Oni Blackstock, MD, MHS, is a primary care internist with fellowship training in HIV medicine and health services research, conducting research to improve health outcomes among HIV+ African American and Latina women. HIV+ women of color comprise the overwhelming majority of HIV+ women in the United States and are at high risk for poor health outcomes. Racial and ethnic disparities in antiretroviral (ARV) adherence contribute to these poor health outcomes;HIV+ women of color, and in particular African American women, have lower ARV adherence rates than their white counterparts. Suboptimal ARV adherence is associated with increased risk of progression to AIDS and death. To begin to address these disparities, effective, evidence- based adherence interventions are needed. To this end, the group clinical visit model -- a group of patients seen simultaneously by a clinician for regularly scheduled visits over time -- represents a novel approach to potentially improving ARV adherence among HIV+ women of color. In particular, group visits can harness the peer-group dynamic to provide mutual support and motivation for positive behavior change. Clinical assessment, education, and self-management skills development, all in the group setting, are components that have been integral to successful group clinical visit models. Social media, an emerging tool in health-related interventions, may further enhance communication and social support outside of the clinical setting. Using an enhanced version of the Social Learning Theory as a framework, Dr. Blackstock's goal is to develop and pilot test an intervention for HIV+ women of color with suboptimal ARV adherence adapted from the group clinical visit model and incorporating social media.
The aims for this proposal are: 1) in a predesign phase, to elicit inpu from HIV+ women of color on the content and format of an adherence intervention (Sisters-GPS);2a) to develop Sisters-GPS by tailoring the group clinical visit model and integrating social media;2b) to assess its feasibility and acceptability, and 3) to pilot test the efficacy of Sisters-GPS in improving ARV adherence in an RCT. The primary outcome for pilot testing will be ARV adherence;secondary outcomes will be HIV viral load and health care utilization. Mediation analysis will be performed to explore how variables such as HIV-related stigma and perceived social support may mediate the effect of Sisters-GPS. Dr. Blackstock will receive mentorship from a multidisciplinary team of experts in ARV adherence, qualitative and mixed methods research, intervention design, and social media in health interventions. Dr. Blackstock's training goals for this proposed career development award are to develop skills in: 1) advanced qualitative and mixed methods research;2) development and testing of behavioral interventions;3) use of social media in health-related interventions, and 4) statistical analysis f longitudinal and clustered data. The proposed studies will provide training, mentorship, and research experience that will provide the foundation for Dr. Blackstock's career as an independently funded clinical investigator dedicated to improving health outcomes for HIV+ women of color.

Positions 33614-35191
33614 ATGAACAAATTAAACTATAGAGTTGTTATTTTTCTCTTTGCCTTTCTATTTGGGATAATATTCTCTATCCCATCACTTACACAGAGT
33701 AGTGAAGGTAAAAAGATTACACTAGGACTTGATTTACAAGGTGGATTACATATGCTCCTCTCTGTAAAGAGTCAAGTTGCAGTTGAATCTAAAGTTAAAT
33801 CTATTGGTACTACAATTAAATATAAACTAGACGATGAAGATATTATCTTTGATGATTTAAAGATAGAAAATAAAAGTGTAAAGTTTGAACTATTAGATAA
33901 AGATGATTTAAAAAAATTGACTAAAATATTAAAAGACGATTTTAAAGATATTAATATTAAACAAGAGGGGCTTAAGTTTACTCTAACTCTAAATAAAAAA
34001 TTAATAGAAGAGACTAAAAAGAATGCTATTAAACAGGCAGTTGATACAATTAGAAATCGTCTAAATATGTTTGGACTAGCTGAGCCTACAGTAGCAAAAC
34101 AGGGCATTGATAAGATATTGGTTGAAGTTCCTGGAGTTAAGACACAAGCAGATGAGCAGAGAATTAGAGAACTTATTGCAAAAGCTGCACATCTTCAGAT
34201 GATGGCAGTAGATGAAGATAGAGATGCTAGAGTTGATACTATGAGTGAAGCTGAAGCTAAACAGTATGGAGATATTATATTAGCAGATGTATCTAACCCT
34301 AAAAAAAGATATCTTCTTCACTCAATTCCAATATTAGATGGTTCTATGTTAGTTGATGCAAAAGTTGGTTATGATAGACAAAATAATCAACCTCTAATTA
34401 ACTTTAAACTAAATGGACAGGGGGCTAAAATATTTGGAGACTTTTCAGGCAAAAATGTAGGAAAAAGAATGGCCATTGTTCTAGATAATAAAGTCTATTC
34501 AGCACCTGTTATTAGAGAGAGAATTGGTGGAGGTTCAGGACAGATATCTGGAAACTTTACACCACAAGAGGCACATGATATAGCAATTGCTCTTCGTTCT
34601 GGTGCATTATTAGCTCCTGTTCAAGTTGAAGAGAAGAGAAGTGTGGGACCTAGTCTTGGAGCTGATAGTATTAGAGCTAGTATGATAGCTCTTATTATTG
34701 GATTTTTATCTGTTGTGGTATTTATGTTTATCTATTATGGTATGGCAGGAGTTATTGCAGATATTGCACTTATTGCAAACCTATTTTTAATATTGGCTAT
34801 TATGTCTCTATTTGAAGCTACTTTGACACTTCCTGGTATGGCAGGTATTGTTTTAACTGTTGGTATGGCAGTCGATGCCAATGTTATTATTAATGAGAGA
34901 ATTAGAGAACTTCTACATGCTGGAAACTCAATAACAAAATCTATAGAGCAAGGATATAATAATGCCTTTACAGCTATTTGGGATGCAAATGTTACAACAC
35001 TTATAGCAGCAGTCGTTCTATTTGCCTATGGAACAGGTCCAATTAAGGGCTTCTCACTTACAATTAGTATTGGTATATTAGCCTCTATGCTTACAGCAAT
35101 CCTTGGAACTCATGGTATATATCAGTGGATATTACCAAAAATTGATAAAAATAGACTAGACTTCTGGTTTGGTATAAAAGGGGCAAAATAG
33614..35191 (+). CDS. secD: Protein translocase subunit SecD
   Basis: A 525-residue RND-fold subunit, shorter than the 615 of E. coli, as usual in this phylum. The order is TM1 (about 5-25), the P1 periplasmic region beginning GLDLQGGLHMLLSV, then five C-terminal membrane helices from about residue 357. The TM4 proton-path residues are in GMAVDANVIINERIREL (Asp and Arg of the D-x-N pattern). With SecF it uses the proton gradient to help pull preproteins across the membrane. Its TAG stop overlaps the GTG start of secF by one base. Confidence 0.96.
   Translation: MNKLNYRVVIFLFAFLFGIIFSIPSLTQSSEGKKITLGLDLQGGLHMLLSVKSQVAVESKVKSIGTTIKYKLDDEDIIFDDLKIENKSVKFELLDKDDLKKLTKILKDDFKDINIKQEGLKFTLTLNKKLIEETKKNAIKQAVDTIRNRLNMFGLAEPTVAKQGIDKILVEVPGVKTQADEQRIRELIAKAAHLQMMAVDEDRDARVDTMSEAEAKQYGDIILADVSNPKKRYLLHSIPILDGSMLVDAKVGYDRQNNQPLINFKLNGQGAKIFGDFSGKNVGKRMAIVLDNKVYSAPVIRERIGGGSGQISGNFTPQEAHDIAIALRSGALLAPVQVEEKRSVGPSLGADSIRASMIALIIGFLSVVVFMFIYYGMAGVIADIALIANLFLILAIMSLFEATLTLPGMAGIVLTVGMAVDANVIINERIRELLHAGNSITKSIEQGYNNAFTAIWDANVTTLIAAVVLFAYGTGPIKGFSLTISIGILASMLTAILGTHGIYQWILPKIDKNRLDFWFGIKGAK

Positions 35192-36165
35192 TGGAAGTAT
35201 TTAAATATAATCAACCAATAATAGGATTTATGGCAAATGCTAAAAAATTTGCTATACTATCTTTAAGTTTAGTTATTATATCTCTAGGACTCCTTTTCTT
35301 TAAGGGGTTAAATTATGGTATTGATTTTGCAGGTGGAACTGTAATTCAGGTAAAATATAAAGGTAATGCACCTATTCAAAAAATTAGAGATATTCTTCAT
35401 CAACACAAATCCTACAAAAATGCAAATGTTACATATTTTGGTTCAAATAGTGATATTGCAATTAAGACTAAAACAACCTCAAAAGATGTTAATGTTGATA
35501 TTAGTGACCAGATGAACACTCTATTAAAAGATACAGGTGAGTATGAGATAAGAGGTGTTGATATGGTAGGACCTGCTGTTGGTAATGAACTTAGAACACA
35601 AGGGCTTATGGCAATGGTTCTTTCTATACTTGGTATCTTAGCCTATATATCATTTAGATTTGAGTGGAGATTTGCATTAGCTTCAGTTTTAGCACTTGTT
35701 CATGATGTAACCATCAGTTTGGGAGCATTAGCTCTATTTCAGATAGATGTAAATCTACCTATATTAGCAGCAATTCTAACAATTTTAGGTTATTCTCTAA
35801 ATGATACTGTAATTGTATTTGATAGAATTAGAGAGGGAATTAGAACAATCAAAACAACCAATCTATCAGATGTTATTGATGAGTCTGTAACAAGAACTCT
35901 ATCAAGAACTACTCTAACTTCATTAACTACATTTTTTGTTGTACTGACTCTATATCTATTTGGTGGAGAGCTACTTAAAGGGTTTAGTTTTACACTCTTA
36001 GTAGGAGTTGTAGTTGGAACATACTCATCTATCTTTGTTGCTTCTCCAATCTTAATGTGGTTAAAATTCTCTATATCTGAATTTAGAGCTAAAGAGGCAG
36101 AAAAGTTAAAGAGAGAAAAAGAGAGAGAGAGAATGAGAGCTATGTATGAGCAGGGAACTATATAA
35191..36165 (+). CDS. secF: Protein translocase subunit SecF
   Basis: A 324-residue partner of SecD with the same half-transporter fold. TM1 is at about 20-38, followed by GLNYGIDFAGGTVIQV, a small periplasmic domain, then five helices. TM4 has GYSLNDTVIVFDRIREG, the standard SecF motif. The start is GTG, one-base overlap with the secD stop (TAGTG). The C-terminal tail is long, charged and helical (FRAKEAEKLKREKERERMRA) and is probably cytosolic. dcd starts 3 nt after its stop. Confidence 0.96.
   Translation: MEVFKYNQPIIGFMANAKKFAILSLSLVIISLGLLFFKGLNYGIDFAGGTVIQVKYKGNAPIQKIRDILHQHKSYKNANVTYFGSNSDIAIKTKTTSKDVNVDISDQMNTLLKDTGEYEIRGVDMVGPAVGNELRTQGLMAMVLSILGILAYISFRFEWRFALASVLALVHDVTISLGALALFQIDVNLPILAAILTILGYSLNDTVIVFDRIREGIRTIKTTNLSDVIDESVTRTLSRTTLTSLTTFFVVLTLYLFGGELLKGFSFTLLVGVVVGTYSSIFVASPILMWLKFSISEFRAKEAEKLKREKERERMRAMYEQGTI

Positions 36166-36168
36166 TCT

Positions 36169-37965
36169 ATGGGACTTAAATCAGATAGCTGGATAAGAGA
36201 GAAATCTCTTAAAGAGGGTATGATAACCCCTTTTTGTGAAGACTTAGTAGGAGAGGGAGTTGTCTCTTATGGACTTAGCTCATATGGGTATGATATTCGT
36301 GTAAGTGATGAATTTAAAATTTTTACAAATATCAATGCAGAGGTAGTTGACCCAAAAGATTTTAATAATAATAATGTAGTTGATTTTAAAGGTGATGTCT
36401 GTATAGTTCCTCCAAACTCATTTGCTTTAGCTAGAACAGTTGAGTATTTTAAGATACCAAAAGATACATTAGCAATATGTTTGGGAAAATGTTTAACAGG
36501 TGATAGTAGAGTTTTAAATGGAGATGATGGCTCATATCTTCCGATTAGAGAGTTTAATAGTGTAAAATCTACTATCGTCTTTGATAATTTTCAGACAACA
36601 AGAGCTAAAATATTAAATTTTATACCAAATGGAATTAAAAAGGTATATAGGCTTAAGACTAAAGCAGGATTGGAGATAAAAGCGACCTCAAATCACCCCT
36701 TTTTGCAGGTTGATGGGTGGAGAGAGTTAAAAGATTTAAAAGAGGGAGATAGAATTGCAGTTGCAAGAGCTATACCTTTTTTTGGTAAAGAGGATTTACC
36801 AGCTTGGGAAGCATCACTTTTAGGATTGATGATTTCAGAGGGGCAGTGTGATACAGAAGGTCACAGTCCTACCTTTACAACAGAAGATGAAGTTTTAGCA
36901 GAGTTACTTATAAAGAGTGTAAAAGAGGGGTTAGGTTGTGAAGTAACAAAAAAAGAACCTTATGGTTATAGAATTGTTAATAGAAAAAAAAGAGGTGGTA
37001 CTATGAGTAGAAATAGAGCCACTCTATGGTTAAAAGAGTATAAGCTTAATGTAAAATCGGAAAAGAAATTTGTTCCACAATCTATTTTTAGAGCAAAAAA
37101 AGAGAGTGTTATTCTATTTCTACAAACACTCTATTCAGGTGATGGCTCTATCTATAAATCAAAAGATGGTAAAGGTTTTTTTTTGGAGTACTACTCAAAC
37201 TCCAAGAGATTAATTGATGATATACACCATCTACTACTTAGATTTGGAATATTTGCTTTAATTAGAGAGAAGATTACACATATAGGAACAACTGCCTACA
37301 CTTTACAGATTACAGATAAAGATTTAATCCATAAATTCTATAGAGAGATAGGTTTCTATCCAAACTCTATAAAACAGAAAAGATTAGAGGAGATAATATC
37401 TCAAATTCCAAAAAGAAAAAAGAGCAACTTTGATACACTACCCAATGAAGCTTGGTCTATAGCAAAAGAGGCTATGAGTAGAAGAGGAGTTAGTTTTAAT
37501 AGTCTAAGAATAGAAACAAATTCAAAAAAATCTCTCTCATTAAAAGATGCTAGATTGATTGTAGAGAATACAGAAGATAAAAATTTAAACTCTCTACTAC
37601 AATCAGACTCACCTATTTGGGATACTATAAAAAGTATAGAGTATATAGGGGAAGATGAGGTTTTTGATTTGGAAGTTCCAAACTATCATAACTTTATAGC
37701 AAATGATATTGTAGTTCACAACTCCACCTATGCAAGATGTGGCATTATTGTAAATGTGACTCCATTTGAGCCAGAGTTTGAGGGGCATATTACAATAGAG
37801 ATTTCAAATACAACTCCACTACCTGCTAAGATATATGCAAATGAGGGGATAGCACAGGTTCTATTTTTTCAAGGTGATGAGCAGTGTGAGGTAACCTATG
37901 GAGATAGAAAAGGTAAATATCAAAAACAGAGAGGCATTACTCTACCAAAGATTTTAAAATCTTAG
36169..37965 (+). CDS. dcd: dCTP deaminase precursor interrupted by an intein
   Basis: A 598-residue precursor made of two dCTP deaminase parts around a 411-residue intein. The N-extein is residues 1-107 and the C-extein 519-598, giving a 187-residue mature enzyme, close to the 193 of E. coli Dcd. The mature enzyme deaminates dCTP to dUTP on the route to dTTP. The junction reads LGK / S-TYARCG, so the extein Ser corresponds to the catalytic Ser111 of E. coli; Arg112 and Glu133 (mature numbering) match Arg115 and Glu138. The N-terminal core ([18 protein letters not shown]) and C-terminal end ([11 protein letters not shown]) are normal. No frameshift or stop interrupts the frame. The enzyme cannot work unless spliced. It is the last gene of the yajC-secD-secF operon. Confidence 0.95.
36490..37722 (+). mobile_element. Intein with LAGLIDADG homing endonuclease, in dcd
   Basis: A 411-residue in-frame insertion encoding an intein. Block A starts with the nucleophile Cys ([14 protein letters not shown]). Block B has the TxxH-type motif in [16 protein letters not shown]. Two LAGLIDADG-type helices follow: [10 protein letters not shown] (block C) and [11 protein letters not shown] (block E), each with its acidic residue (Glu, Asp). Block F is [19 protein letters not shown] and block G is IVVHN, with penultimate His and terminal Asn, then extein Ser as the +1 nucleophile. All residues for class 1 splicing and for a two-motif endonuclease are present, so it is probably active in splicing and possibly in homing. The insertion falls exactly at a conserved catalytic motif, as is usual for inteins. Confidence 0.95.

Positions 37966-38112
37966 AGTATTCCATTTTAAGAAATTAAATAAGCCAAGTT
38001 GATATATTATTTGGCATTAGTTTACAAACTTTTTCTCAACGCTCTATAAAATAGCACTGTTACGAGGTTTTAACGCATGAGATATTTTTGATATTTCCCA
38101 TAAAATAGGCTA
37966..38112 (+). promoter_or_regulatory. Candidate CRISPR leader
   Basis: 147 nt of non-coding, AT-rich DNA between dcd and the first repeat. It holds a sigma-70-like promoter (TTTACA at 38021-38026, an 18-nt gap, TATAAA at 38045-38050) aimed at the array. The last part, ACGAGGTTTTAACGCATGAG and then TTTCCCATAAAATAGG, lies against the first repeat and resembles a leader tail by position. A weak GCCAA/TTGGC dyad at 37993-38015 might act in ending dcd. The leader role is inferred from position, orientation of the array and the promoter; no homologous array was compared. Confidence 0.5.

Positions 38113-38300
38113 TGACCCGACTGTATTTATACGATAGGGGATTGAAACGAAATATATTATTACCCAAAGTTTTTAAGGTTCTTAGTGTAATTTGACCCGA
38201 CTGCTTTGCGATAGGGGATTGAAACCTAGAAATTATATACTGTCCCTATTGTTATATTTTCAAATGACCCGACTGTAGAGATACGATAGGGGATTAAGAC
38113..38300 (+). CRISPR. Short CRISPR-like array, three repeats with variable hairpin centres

Given persistent racial and ethnic disparities in antiretroviral (ARV) adherence and HIV treatment outcomes, our project seeks to improve ARV adherence among African American and Latina HIV+ women with suboptimal adherence. For this intervention, we will adapt a group clinical visit model and integrate social media technology to create a group HIV treatment model focused on improving ARV adherence and clinical outcomes (e.g., HIV viral load) among HIV+ women of color. Ultimately, this intervention has the potential to improve ARV adherence and decrease HIV-related morbidity and mortality among HIV+ women of color. This study's findings will be used to guide a large-scale study of our intervention.